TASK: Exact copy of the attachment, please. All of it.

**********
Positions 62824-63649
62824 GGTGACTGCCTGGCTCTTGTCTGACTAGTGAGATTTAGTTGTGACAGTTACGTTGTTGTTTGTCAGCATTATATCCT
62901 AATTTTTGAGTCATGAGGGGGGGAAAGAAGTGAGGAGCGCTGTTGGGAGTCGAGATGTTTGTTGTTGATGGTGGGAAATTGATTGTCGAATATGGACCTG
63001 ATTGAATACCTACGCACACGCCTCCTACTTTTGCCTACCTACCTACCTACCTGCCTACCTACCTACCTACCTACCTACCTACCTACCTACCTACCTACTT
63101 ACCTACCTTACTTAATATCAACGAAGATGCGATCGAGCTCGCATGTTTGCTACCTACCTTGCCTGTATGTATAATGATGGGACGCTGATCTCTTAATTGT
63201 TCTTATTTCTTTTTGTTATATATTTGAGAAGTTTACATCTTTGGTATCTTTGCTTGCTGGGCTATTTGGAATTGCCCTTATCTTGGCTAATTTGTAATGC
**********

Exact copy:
Positions 62824-63649
62824 GGTGACTGCCTGGCTCTTGTCTGACTAGTGAGATTTAGTTGTGACAGTTACGTTGTTGTTTGTCAGCATTATATCCT
62901 AATTTTTGAGTCATGAGGGGGGGAAAGAAGTGAGGAGCGCTGTTGGGAGTCGAGATGTTTGTTGTTGATGGTGGGAAATTGATTGTCGAATATGGACCTG
63001 ATTGAATACCTACGCACACGCCTCCTACTTTTGCCTACCTACCTACCTACCTGCCTACCTACCTACCTACCTACCTACCTACCTACCTACCTACCTACTT
63101 ACCTACCTTACTTAATATCAACGAAGATGCGATCGAGCTCGCATGTTTGCTACCTACCTTGCCTGTATGTATAATGATGGGACGCTGATCTCTTAATTGT
63201 TCTTATTTCTTTTTGTTATATATTTGAGAAGTTTACATCTTTGGTATCTTTGCTTGCTGGGCTATTTGGAATTGCCCTTATCTTGGCTAATTTGTAATGC